Author: Alanah Author Alanah
Published: 1 November 2023
4 Minute Read

Did you know that at any one time, 95% of your business prospects are not in the market for your goods or services? It sounds like a worrying statistic, but actually, if you’re a B2B technology company with a long sales cycle, it probably won’t come as *that* much of a shock - albeit it still makes uncomfortable reading when we think about what we spend on paid media each month. 

A recent study by the Ehrenberg-Bass Institute for Marketing Science found that only 20% of business buyers are in the market over the course of a year and just 5% are in market per quarter. Now this figure is heuristic, it could be a little more or less in any given industry/quarter/product category. However, recognising it and understanding its implications will have a huge impact on any marketing efforts your team are undertaking. 

What doesn’t work

Now, speaking of those marketing efforts. The same study found that 96% of B2B marketers run “in-market” campaigns and expect results in 2 weeks. How could this ever work if 95% of the market aren’t actually in market at all?! 

There are many companies and marketers out there who believe that good marketing will move buyers down the sales funnel straight away. The example being, someone who didn’t want your B2B product, will see one advert/blog/email from your company and immediately realise your product or service is a ‘must have’ for them before giving you a large amount of money. Is this starting to sound unrealistic yet? 

Mind share = market share

So then what on earth do you do?! This is where you have to be both realistic and strategic. Your marketing, most of the time, will be hitting people who aren’t ready to buy anything yet. With this in mind, you want to design your marketing strategy to ensure that when that person *is* ready to buy, your brand is the first that comes to mind. You need to focus on building mental availability and set your targets and performance reporting accordingly.

The hard truth is, if customers don’t already know who you are when they’re ready to buy, it is already too late. Buyers don’t evaluate nearly as much as brands think that they do. Buyers buy what is mentally available to them when they’re ready to make a purchase. Even with high involvement and high-value purchases, most B2B buyers will already have a keen idea of the market and who they trust within it.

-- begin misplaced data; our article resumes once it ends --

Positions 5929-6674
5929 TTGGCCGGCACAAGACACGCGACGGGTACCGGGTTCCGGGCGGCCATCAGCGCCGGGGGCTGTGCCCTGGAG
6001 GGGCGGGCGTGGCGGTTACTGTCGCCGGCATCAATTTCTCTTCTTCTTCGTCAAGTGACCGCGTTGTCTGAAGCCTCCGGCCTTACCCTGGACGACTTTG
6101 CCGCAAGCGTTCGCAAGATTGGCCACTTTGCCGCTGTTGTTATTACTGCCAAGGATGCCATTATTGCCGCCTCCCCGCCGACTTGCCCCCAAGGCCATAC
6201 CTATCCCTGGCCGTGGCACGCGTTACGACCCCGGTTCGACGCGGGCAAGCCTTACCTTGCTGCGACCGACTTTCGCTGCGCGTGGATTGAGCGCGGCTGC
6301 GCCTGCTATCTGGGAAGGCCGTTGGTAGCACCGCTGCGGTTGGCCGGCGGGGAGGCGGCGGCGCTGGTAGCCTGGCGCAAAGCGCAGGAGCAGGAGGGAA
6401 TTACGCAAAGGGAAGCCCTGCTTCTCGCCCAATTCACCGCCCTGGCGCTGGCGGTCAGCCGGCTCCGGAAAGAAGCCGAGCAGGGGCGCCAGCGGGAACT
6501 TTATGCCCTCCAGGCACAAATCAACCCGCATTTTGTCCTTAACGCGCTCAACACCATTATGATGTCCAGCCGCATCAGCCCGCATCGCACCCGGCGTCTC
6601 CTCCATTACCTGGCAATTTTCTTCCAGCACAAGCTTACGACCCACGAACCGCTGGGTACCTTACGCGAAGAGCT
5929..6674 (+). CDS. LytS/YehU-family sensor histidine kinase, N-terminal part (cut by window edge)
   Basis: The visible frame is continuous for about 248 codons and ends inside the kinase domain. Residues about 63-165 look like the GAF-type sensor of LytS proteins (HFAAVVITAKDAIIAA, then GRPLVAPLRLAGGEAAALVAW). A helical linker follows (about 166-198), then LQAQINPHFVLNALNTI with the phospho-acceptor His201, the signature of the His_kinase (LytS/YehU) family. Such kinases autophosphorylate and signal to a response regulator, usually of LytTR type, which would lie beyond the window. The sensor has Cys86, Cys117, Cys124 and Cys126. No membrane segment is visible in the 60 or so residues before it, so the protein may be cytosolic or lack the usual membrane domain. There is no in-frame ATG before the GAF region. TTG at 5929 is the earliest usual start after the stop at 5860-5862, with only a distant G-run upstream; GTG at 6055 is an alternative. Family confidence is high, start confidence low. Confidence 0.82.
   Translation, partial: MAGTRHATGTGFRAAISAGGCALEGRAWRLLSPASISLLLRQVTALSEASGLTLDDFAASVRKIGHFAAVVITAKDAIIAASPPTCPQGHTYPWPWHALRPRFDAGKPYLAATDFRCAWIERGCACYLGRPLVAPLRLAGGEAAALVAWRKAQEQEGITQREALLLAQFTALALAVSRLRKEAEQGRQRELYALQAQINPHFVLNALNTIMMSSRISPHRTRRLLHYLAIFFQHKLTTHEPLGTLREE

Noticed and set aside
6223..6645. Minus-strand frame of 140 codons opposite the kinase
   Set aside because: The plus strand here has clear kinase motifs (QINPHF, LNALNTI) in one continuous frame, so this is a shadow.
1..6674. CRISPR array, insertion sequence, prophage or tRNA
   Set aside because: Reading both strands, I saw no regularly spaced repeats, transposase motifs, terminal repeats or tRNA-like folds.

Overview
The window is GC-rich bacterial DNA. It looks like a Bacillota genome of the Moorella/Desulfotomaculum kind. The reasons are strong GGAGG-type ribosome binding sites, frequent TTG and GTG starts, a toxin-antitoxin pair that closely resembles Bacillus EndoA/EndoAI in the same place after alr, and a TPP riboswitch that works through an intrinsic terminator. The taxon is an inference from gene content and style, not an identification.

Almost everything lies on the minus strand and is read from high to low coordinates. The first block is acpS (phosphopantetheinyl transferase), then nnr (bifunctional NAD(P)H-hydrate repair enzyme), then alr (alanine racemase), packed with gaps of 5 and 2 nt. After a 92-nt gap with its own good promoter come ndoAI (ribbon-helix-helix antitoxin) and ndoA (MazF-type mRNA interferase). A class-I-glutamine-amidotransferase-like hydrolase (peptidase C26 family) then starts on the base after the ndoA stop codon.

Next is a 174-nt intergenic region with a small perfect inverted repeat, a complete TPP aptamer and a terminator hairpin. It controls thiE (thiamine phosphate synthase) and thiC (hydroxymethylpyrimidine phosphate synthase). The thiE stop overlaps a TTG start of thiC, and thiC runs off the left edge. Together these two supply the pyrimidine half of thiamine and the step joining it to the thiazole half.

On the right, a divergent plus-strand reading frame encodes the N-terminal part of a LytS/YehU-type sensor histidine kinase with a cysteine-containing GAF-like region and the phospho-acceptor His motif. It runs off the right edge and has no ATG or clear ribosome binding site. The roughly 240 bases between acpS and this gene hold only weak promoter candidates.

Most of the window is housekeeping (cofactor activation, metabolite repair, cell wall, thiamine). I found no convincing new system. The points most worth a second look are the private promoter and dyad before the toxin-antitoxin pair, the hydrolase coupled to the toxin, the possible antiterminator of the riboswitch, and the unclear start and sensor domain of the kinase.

We know that lesser-known brands have lower rates of consideration (Rowe, Whittaker, & Agop, 2018; Terui, Ban, & Allenby, 2011). And, clickthrough rates for unfamiliar brands are quite a lot lower than for familiar brands (e.g. Dahlen, 2001). Unfortunately, what this tells us is - if this mental shortlist doesn’t include your brand then it’s extremely difficult even with great marketing to make the shortlist within the prospects current purchase cycle.

Easy to mind, easy to find 

With this in mind, it comes as a surprise that the majority of B2B marketers don’t prioritise brand awareness as part of their marketing strategies. Only 16% of B2B marketers in a recent study listed brand awareness as a marketing objective, yet some of the biggest brands in the world have tackled serious brand awareness problems on their road to success. Brand awareness isn’t a ‘nice to have’ in our opinion, it’s a must-have for any brand serious about growth. 

Brand awareness can be explained as the way that consumers recognise and remember your company. The greater the brand awareness you have, the more audiences will be familiar with your logo, messaging, and products. Brand awareness fosters trust, creates association, and builds brand equity. Brand awareness aims to build mental availability in your potential customers so that you can be their first thought in their time of need.